Milk is a film both timely and timeless. Though depicting real events three decades old that would continue to endear for years to come, its portrayal of the massive revolution for change towards homosexuality’s acceptance is more important now than ever. The film’s climactic battle for Proposition 6, which would’ve banned gays from working at schools, is a tough reminder of post-Proposition 8’s gay marriage battle. There’s an invigorating quality to watching the dramatized fight for that civil right, which obviously and unfortunately opens Milk up for an attack about its “agenda.”
Here’s the agenda: it’s to give Sean Penn another chance to dazzle.
The approach taken by the film is to portray Harvey Milk’s life as being synonymous with his political life, as if the man himself had been overtaken by his idealism. “I’m 40 and I haven’t done anything with my life,” Milk (Sean Penn) laments on his 40th birthday to his lover Scott Smith (James Franco), before his activist days. The film seems to have no interest in Milk’s life prior to this, sparing viewers from potentially tedious biopic renderings like flashbacks to significant periods in his life or his exploration of his own sexuality. The film wisely sticks to just the chapter in Milk’s life that defines his legacy, allowing his actions—via Penn’s performance—to develop the film’s portrait of Milk. His politics is the significant period, his relationships is his sexuality.
It’s a story of San Francisco as much as it is Milk’s, as evidenced by the story beginning with Harvey moving to the city. Settling in the Irish-Catholic Castro neighborhood, he’s greeted with bigotry; as Harvey begins to rally a movement that would transform The Castro into a national haven for gays, he himself begins to transform into a man with a purpose. Dustin Lance Black’s screenplay is careful in making sure that the tale of Milk is never too far off from the tale of his campaigns. His relationship with Scott is told in a way that reflects the sacrifice Harvey has to make in order to further advance the work he’s doing for his constituents, whittling away his devotion to his love to make room for his devotion to the cause.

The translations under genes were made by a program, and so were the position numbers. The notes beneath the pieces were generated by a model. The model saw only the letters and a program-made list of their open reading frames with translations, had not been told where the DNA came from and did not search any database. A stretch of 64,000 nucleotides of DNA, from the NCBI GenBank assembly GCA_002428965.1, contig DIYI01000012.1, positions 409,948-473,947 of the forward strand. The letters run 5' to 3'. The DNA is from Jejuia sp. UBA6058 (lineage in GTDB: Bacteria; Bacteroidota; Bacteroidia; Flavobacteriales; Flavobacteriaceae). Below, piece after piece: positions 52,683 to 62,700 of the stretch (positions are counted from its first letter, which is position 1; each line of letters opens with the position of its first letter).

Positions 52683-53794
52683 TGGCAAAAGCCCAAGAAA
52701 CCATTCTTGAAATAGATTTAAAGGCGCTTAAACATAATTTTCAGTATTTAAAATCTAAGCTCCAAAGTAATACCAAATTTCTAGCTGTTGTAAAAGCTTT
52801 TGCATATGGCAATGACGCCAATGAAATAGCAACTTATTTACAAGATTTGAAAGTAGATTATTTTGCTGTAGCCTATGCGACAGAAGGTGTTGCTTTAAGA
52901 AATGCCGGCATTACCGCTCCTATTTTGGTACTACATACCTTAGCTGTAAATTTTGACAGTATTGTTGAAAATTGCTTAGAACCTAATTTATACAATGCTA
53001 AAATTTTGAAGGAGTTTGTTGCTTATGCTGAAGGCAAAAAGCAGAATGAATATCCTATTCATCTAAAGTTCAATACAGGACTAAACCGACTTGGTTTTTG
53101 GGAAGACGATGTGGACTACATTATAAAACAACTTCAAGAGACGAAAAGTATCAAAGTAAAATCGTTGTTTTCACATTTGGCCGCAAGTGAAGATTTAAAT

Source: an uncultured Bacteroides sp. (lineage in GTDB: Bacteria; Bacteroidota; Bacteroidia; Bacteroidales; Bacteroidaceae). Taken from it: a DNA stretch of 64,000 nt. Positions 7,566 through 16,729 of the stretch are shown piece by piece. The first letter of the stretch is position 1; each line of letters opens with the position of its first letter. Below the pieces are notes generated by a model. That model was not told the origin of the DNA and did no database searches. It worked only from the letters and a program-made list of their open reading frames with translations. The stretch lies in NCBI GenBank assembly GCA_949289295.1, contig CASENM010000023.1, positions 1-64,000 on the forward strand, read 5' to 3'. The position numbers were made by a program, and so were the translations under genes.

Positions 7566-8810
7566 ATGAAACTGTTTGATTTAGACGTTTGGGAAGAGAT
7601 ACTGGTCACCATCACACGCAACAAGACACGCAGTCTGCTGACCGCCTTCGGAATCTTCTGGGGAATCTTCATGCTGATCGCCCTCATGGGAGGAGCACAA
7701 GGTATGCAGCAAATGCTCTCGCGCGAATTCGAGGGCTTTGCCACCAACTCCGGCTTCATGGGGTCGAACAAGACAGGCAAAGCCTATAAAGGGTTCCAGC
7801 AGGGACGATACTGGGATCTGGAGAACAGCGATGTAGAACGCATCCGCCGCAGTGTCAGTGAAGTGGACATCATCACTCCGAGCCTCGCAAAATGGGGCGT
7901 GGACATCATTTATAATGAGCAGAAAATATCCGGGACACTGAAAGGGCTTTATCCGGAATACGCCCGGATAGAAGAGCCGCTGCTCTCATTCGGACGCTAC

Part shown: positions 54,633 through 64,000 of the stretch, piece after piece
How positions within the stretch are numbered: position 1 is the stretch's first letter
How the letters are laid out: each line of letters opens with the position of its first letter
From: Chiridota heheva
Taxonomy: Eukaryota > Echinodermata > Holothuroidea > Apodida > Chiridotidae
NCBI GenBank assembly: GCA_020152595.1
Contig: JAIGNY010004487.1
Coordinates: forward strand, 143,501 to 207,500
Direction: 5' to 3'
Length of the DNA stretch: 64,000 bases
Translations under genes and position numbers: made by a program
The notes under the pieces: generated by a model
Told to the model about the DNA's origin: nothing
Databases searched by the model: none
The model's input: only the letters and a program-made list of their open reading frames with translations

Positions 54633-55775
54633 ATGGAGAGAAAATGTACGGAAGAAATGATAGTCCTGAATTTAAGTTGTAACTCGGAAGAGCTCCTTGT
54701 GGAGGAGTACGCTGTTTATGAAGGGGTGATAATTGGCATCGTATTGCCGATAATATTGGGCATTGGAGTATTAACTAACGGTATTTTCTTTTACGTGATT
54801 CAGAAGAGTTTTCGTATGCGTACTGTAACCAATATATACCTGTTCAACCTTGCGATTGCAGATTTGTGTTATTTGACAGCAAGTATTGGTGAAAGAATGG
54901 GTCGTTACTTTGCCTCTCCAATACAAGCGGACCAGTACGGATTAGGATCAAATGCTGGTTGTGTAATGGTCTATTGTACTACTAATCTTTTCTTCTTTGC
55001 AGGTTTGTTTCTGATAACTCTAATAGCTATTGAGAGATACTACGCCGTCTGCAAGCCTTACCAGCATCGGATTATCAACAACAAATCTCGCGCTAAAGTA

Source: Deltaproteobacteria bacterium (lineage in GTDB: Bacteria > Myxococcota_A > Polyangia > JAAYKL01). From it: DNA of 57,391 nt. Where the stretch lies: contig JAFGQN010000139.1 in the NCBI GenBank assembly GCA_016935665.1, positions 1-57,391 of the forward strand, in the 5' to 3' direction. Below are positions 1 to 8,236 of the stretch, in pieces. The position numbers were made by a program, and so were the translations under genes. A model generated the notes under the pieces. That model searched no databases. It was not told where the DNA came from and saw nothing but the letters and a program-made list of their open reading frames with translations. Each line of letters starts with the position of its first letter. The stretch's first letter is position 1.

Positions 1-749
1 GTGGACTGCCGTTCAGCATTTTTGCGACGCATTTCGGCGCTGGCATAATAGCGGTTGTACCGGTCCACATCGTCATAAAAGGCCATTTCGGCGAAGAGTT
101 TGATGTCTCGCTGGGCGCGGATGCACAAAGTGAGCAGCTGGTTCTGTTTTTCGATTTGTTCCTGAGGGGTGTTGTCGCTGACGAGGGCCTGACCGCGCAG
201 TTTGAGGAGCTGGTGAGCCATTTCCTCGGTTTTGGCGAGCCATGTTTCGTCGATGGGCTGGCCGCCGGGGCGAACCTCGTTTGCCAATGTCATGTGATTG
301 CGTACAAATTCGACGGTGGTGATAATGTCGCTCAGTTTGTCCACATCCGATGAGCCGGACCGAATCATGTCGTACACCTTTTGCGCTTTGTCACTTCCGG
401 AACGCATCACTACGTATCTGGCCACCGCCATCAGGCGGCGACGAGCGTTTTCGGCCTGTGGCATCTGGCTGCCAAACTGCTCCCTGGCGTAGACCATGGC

There’s a big deal of trust in the performances, as the film skips from Harvey and Scott’s first meeting to them being a couple in love, leaving Penn and Franco to sell it with their amazing chemistry. Van Sant establishes their relationship in the most lucid way imaginable, by showing how adorable they are together (the same way he lets Penn’s tender performance demonstrate why the real Milk was so popular). The couple look so cute together, in fact, that Scott disappears for half the movie and still manages to communicate how much they miss each other later on just by popping on screen, without saying a word. Then again, maybe that’s just because Milk’s second lover Jack (Diego Luna) is about as grating as they come. Emotional scenes involving him end up being the worst, most manufactured moments in the film. A more tolerable camp act is Emile Hirsch’s turn as young activist Cleve Jones, his bitchy queen-ness delightfully exaggerated and yet genuine at the same time.
The performances are the film’s main strength, to say the least. Josh Brolin, who straddled the line between charming and reprehensible in W., brings the same quality to Harvey’s would-be killer Dan White, who started off as Harvey’s friend and fellow City Supervisor. Brolin’s White isn’t quite the villain of the film, surprisingly (that role is instead occupied by archive footage of Anita Bryant spewing hateful remarks on TV). Milk provides many reasons for White’s actions—none of them involve Twinkies—from accusing him as a closet homosexual to generating a friendship with Harvey that scars White when it collapses, but doesn’t confirm which drove him off the edge. Milk isn’t interested in the kind of solid narrative most political biopics lean on, but rather in the rounded character study of how the gay rights movement affected people.
Acting as a narrative device, most of the film is told from the perspective of Harvey recording a memoir of his political career, in case he is assassinated. Van Sant took the public knowledge that Milk was murdered and toyed with the common conclusion that when a civil rights activist is murdered, the motive would have something to do with his politics. Milk goes through the motion of providing several tense paranoid scenes in which both Harvey and those in the audience uninformed about his death are driven to a state of suspense—”Is this how he’s going to die?” Van Sant made sure that anticipation is mutual between the audience and the character: When Harvey talks about his eventual death early in the film, a footage of the real press conference that announced Milk’s death intrudes, affecting the film by acknowledging its fixed ending.
Milk isn’t as navel-gazing as Van Sant’s auteur works like Elephant or Gerry, but it’s not quite as exoteric as inspirational stories like Good Will Hunting was either. There’s something a little crude and ambiguous about Milk. The best thing about the film is that it lets the emotions of the characters carry the movie, which is more refreshing than a movie trying to expound and relay Harvey Milk’s message would have been.
"Milk" opens November 28, 2008 and is rated R. Drama. Directed by Gus Van Sant. Written by Dustin Lance Black. Starring Josh Brolin, Sean Penn, Emile Hirsch, Diego Luna, James Franco.